NEW YORK (AFP) - Shares of large tech companies tumbled on Tuesday (Jan 29) ahead of big earnings announcements from the sector as US stocks finished a choppy session mostly lower.
The tech-rich Nasdaq Composite Index finished 0.8 per cent lower at 7,028.29.
The Dow Jones Industrial climbed 0.2 per cent to 24,579.96, while the broad-based S&P 500 shed 0.2 per cent to 2,640.00.
The lacklustre session came after the Conference Board reported the third straight month of declining consumer confidence in January.
Apple, which has warned of weak sales in China, dropped 1 per cent ahead of its earnings release later on Tuesday. Amazon, Microsoft, Facebook all lost at least 2 per cent ahead of results later this week.
The declines suggested investors remain wary of the sector after chip company Nvidia on Monday also cited weakness in China in cutting its outlook.
Besides a heavy earnings calendar, investors are anticipating Wednesday's Federal Reserve policy announcement.
The Fed has in recent weeks signalled a cautious approach to lifting interest rates, a key factor in the market's rally since late December.
Markets are also looking ahead the resumption of trade talks between China and the United States.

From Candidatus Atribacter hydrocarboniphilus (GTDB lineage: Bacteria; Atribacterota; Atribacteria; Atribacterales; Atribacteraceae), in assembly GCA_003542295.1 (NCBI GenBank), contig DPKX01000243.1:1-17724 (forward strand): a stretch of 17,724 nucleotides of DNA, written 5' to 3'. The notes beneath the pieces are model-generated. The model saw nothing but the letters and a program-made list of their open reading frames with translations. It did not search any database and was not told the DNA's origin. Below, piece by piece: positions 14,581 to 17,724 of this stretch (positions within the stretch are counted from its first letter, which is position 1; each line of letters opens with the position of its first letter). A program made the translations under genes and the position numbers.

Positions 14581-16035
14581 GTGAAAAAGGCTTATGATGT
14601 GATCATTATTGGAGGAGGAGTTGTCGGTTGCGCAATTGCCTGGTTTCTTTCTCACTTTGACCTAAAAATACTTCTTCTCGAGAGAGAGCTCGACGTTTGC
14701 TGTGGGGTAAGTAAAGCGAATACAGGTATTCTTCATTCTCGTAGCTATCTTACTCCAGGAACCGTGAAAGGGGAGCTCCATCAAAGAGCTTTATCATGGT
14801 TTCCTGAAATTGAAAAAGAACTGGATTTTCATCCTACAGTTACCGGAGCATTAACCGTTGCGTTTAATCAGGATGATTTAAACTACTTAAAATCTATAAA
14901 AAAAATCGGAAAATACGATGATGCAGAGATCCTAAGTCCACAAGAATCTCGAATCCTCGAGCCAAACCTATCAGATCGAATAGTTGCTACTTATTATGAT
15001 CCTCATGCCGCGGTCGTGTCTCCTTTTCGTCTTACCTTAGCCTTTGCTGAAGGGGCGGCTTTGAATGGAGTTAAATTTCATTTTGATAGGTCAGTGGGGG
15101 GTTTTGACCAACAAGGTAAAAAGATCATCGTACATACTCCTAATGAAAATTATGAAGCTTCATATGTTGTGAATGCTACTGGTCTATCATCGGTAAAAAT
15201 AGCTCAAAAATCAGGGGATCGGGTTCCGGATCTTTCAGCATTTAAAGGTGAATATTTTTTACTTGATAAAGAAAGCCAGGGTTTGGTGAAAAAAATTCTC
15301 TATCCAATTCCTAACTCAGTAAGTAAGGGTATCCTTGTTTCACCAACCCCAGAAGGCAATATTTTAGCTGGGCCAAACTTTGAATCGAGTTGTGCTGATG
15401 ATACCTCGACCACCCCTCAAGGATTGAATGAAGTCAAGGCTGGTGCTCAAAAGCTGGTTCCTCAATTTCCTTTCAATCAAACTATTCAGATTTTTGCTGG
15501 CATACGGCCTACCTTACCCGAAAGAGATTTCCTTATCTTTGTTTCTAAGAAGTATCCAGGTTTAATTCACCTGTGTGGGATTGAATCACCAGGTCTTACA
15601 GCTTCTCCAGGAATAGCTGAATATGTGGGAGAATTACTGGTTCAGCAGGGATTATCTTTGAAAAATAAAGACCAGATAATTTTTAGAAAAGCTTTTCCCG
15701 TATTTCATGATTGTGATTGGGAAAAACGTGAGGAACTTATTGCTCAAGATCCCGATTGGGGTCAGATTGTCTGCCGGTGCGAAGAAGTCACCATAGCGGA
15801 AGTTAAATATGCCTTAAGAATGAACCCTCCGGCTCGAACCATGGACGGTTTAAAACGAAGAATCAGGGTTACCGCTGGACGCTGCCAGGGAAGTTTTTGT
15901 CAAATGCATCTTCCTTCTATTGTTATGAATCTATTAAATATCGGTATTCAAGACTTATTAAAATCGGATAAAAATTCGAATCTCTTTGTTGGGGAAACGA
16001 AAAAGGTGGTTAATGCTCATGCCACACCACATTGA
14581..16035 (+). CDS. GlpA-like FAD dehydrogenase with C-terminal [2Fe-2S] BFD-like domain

Some analysts viewed the prospects for a Beijing-Washington agreement as dimming after the US Justice Department on Monday announced criminal charges against Chinese telecommunications giant Huawei.
But Treasury Secretary Steven Mnuchin said the Huawei matter was unconnected to the trade negotiations, adding in a Fox Business interview he expected "significant" progress in the talks.
Among companies reporting results, 3M jumped 1.9 per cent as it reported that fourth-quarter profits more than doubled to US$1.3 billion (S$1.7 billion). Analysts said the results suggested the industrial company was successfully passing off higher material costs through price increases.
But Harley-Davidson dropped 5 per cent after it forecast 2019 motorcycle sales of between 217,000 and 222,000 - below the 2018 count and a sign the company still faces challenges in finding new consumers.